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HP Forum Archive 16

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Hooray to Valentin Albillo!
Message #1 Posted by Antonio Maschio (Italy) on 30 June 2006, 10:25 a.m.

Dear Valentin,

I just input your "Tried & Tricky Trigonometry" program on my Kynpo HP-12C, and I'm astonished for the precision it reaches (only the last out of nine decimals is different by two unities at maximum!). I use my HP-12C for daily work, but I had to add a scientific unit for trigonometry (I'm a civil engineer). Now I can do anything with my HP-12C.

The only problem is that it is quite... slow. Any advice? But anyway, since I do rare calculations based on trigonometry, I guess I can live with it.

Thanks, again!

-- Antonio

      
Re: Hooray to Valentin Albillo!
Message #2 Posted by Les Wright on 30 June 2006, 12:56 p.m.,
in response to message #1 by Antonio Maschio (Italy)

Sorry if I missed the relevant thread but I would be very interested in this routine. It would be nice to do decent precision trigonometric calculations occasionally on the 12c or 12cp.

Les

            
Re: Hooray to Valentin Albillo!
Message #3 Posted by Jeff O. on 30 June 2006, 1:25 p.m.,
in response to message #2 by Les Wright

Valentin's HP-12C: Tried & Tricky Trigonometrics available here.
Gerson W. Barbosa also developed a trig program that works only on the 12CP, available here.
I put Valentinís in my 12CP, they work as advertised and are reasonably fast.

            
Re: Hooray to Valentin Albillo!
Message #4 Posted by Valentin Albillo on 30 June 2006, 5:24 p.m.,
in response to message #2 by Les Wright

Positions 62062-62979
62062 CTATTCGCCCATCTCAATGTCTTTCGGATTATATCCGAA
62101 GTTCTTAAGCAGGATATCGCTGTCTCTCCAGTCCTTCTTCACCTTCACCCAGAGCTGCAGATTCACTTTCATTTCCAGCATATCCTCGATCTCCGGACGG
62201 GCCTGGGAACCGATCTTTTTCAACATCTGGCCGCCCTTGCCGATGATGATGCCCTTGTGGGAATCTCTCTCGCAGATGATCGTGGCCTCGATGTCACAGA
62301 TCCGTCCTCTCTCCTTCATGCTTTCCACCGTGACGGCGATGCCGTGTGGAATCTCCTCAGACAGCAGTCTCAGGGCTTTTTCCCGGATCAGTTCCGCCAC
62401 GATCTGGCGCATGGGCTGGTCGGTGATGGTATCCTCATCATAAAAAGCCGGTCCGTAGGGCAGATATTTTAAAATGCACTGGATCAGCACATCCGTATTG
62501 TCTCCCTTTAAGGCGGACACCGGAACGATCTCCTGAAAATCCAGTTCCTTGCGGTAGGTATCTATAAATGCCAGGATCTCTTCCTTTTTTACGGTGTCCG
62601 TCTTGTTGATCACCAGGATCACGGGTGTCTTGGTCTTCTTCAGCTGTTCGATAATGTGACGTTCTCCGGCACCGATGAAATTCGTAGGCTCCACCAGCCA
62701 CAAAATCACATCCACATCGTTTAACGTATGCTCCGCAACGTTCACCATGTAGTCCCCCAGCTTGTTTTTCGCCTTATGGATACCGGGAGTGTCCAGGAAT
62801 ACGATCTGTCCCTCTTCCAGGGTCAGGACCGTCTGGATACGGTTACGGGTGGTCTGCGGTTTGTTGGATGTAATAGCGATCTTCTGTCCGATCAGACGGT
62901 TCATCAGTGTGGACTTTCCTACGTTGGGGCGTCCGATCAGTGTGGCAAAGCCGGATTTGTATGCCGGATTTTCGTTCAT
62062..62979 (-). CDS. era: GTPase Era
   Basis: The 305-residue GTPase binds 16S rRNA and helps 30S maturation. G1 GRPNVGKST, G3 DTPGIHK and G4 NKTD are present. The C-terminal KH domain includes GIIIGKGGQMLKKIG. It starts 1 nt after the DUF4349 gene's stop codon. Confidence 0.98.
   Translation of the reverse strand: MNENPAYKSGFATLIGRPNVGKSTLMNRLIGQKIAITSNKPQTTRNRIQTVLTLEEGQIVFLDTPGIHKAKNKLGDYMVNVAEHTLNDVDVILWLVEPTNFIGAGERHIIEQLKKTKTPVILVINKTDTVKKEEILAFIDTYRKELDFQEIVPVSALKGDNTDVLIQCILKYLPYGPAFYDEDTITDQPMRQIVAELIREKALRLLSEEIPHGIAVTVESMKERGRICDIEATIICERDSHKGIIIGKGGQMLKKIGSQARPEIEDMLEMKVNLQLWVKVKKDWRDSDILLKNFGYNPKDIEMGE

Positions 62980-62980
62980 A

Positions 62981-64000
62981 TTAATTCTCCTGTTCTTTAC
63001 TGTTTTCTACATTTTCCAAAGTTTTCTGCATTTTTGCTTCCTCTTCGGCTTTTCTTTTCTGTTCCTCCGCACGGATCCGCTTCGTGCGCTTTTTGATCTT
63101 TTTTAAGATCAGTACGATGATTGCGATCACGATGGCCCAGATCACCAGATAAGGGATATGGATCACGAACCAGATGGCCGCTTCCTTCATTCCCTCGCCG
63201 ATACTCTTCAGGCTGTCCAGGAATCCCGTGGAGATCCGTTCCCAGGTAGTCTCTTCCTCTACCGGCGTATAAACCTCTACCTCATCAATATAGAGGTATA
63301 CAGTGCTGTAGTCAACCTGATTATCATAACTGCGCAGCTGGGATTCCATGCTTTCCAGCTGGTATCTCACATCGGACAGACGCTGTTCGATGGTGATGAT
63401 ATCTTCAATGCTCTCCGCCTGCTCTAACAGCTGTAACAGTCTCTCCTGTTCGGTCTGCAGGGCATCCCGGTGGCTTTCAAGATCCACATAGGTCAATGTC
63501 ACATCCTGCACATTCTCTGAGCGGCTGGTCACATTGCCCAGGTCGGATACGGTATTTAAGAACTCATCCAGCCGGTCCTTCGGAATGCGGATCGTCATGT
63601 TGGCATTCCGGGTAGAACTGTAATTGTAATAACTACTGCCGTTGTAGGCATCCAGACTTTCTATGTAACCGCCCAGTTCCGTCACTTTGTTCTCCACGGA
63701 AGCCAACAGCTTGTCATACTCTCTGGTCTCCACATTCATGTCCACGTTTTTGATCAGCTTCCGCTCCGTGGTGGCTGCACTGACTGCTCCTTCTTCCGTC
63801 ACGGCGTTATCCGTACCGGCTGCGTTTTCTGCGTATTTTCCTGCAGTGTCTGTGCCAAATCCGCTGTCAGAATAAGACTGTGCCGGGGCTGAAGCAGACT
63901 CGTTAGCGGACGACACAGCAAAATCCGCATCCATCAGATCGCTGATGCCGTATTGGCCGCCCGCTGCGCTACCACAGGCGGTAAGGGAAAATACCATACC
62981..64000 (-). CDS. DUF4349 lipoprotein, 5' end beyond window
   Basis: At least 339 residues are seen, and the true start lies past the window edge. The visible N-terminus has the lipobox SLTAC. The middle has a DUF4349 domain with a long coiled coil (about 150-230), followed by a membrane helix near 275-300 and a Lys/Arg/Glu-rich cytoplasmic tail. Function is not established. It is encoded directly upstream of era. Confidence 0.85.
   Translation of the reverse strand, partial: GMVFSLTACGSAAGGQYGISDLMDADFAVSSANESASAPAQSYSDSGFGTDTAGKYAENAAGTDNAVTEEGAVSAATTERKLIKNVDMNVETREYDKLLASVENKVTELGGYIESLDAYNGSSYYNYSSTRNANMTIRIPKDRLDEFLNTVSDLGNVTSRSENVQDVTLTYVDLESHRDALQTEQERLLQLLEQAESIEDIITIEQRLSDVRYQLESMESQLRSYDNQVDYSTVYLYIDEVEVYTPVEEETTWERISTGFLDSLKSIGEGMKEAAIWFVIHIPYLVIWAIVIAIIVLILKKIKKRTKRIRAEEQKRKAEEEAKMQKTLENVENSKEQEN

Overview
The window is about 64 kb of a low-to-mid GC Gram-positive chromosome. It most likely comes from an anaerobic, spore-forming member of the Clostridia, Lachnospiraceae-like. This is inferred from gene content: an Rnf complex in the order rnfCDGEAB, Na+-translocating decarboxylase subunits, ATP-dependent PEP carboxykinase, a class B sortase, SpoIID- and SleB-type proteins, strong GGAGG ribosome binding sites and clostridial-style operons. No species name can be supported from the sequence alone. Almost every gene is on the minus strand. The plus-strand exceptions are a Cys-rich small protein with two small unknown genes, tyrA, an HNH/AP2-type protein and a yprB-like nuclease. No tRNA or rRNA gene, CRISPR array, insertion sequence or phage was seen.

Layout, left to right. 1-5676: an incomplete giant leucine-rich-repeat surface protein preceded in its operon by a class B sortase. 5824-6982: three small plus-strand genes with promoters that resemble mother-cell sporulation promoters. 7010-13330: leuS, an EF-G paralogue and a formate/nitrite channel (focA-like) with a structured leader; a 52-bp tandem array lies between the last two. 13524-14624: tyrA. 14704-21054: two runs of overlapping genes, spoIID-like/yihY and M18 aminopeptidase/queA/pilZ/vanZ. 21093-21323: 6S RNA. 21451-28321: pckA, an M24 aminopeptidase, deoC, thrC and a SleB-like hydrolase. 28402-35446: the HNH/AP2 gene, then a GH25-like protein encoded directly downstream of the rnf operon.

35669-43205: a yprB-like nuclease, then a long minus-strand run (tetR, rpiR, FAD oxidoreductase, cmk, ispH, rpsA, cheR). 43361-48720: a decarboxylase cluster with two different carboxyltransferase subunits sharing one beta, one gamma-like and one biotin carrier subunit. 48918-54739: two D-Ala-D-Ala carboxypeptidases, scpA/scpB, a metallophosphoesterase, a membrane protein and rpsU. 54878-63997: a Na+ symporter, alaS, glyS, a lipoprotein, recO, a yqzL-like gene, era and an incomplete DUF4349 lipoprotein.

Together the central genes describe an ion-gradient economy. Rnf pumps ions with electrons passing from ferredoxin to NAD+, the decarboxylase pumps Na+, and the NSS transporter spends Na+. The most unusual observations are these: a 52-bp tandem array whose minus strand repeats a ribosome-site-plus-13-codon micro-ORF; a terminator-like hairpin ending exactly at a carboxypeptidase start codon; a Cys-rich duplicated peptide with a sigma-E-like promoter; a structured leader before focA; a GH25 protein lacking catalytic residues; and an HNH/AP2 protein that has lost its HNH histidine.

Hi, Les:

    The link kindly provided by Jeff O. formerly in this thread does point to the outermost level of my web site, but for the precise article which includes and discusses the routines you're asking for, this is the direct link which will immediately download the full PDF article:

    HP-12C Tried & Tricky Trigonometrics

    Thanks for your interest, I hope you'll find it both enjoyable and useful, and

Best regards from V.
      
Re: Hooray to Valentin Albillo!
Message #5 Posted by Valentin Albillo on 30 June 2006, 5:20 p.m.,
in response to message #1 by Antonio Maschio (Italy)

Hi, Antonio:

"I just input your "Tried & Tricky Trigonometry" program on my Kynpo HP-12C, and I'm astonished for the precision it reaches [...] The only problem is that it is quite... slow. Any advice?"

    Thanks for your very kind words, much appreciated.

    As for its 'slowness', I'm sorry but it's the best I could do at the time under the original HP-12C's program size and hardware limitations, plus the mandatory, self-imposed requirements of comprehensiveness (all 6 functions at once), accuracy, and input range I set out to fulfill.

    As far as I know, no other published programs achieve a better performance while meeting all those hardware and specs requirements, and the easiest way to improve the functionality is simply to use an HP-12C Platinum, which is faster and further it allows for much larger programs, which can then be made to implement faster algorithms.

    Thanks again, very glad you enjoyed my article and found the routines useful, and